Cloots, Jean Baptiste du Val-de-GrÂce, Baron de°
CLOOTS, JEAN BAPTISTE DU VAL-DE-GRÂCE, BARON DE°
CLOOTS, JEAN BAPTISTE DU VAL-DE-GRÂCE, BARON DE ° (later adopted the name Anacharsis ; 1755–1794), French revolutionary who was born in Germany. Before and after the outbreak of the French Revolution, Cloots envisioned the emergence of a "Universal Republic." In 1783 he published in Berlin a "Letter on the Jews to a Priest, One of my Friends." In this he ascribed the survival of Jews not to supernatural causes but to their specific function as the main promoters of trade in the world throughout the ages. Unlike most of the French rationalists, Cloots was not anti-Jewish, considering then that the existence of Jews as a distinct trading class was beneficial to the human race. Shortly after he published his famous La République Universelle (1792) expressing extreme cosmopolitan views, there appeared a curious public letter addressed to him written in the name of world Jewry by someone who called himself "Samuel Levi, Prince of the Diaspora" (Chronique de Paris (April 3, 1792), 374–5). The letter calls upon all Jews in the world to see France as their promised land, and the French Revolution as the real fulfillment of the promises given to Israel. The name and title of the alleged author, and the striking similarity to Cloots's style, makes it probable that he wrote the letter to himself. One of the group of Hébertists with whom Cloots was guillotined in 1794 was his lifelong Jewish friend, J. Pereire, an adherent of the "cult of reason."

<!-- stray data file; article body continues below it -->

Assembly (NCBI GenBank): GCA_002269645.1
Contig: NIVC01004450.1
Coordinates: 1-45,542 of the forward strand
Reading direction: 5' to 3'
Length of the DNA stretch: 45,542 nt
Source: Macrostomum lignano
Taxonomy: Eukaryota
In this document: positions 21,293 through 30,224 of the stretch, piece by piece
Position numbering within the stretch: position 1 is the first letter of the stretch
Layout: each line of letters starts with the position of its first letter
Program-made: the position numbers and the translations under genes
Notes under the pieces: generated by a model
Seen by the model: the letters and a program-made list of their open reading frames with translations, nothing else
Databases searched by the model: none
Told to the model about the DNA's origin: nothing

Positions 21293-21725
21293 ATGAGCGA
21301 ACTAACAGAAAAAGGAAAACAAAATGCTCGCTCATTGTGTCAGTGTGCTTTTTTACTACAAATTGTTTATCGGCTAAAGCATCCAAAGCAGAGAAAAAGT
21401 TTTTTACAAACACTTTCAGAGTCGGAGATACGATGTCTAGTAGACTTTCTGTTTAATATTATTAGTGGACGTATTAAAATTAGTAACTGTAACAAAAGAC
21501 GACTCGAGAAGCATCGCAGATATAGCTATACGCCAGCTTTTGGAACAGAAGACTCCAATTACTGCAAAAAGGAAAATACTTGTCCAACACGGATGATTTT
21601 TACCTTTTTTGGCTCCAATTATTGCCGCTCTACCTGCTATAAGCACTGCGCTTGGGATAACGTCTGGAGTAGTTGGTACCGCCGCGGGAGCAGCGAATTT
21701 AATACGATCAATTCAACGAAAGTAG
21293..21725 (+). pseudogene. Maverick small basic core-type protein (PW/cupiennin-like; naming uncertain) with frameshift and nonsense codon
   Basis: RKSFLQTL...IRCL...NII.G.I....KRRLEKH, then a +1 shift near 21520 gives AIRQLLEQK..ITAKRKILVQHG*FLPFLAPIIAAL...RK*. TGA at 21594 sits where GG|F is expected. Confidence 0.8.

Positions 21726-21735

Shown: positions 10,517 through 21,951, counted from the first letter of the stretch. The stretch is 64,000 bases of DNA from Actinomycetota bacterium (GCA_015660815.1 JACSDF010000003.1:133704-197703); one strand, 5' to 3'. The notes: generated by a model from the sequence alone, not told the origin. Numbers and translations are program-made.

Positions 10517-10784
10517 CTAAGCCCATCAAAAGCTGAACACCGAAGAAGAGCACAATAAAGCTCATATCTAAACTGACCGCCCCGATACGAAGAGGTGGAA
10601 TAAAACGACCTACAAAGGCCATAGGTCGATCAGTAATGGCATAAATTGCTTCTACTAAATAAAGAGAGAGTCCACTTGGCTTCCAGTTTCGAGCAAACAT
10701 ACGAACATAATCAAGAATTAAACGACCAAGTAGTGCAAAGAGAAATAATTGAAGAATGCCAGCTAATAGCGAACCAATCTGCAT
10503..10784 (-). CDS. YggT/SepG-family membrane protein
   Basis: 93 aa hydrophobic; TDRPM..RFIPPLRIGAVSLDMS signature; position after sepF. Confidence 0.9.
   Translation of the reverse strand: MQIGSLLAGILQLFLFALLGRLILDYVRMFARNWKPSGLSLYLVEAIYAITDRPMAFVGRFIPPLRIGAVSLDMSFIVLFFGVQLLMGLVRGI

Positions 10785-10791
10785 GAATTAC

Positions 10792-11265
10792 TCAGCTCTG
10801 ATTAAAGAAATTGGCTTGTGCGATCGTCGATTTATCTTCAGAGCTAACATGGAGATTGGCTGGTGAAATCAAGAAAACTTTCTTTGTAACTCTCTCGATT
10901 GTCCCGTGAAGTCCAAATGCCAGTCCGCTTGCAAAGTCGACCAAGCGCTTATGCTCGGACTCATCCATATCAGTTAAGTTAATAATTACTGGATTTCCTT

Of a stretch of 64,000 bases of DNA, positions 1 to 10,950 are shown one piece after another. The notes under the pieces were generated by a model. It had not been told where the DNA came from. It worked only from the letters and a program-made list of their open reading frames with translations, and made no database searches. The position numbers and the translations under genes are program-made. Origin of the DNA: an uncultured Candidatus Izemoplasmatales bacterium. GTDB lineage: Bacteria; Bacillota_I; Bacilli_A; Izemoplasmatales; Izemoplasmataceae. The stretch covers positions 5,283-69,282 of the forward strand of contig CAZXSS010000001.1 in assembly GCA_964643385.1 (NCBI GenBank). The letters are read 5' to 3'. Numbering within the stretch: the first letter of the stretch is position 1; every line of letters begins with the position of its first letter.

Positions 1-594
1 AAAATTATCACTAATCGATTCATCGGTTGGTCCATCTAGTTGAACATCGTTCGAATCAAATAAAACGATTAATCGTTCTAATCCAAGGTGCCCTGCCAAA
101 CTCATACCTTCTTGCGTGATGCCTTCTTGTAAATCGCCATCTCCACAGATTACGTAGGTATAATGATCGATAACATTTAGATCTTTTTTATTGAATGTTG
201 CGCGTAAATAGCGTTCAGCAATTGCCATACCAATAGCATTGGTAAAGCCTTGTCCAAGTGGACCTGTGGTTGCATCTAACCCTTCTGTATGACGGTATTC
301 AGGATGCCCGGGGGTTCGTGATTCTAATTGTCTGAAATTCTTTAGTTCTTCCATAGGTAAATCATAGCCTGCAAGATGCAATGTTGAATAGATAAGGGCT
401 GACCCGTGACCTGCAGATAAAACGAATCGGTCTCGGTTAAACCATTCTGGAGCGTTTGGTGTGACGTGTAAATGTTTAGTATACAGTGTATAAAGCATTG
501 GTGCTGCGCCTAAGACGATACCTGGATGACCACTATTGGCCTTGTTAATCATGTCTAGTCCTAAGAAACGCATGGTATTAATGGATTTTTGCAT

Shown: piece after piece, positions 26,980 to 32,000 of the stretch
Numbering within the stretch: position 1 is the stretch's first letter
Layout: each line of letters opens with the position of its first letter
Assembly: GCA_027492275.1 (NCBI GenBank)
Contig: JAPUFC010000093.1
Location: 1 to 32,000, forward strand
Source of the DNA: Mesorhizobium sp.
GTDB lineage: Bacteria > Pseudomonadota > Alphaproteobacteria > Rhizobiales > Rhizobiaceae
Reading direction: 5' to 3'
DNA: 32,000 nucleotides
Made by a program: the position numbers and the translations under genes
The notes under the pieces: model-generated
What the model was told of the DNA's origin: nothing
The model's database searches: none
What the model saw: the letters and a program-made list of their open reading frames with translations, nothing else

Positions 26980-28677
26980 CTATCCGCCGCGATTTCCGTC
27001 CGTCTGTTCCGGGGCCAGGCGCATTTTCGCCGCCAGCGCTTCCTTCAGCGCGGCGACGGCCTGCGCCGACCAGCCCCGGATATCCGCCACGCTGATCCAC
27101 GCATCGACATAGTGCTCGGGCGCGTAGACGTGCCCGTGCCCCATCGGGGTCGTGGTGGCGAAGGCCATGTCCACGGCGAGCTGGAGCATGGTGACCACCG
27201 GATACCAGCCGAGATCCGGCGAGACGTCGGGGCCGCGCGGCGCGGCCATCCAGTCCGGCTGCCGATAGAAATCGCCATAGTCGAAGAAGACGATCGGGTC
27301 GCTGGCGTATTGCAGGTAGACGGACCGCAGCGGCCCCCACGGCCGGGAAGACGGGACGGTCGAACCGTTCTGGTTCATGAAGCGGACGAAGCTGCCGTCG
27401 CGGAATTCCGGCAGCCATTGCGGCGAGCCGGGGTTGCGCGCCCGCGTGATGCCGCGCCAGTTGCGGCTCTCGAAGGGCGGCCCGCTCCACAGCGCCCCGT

Dictionnaire de Biographie Française, 9 (1961), 24; L. Kessler, in: E. Tcherikower (ed.), Yidn in Frankraykh, 2 (1942), 75–92.
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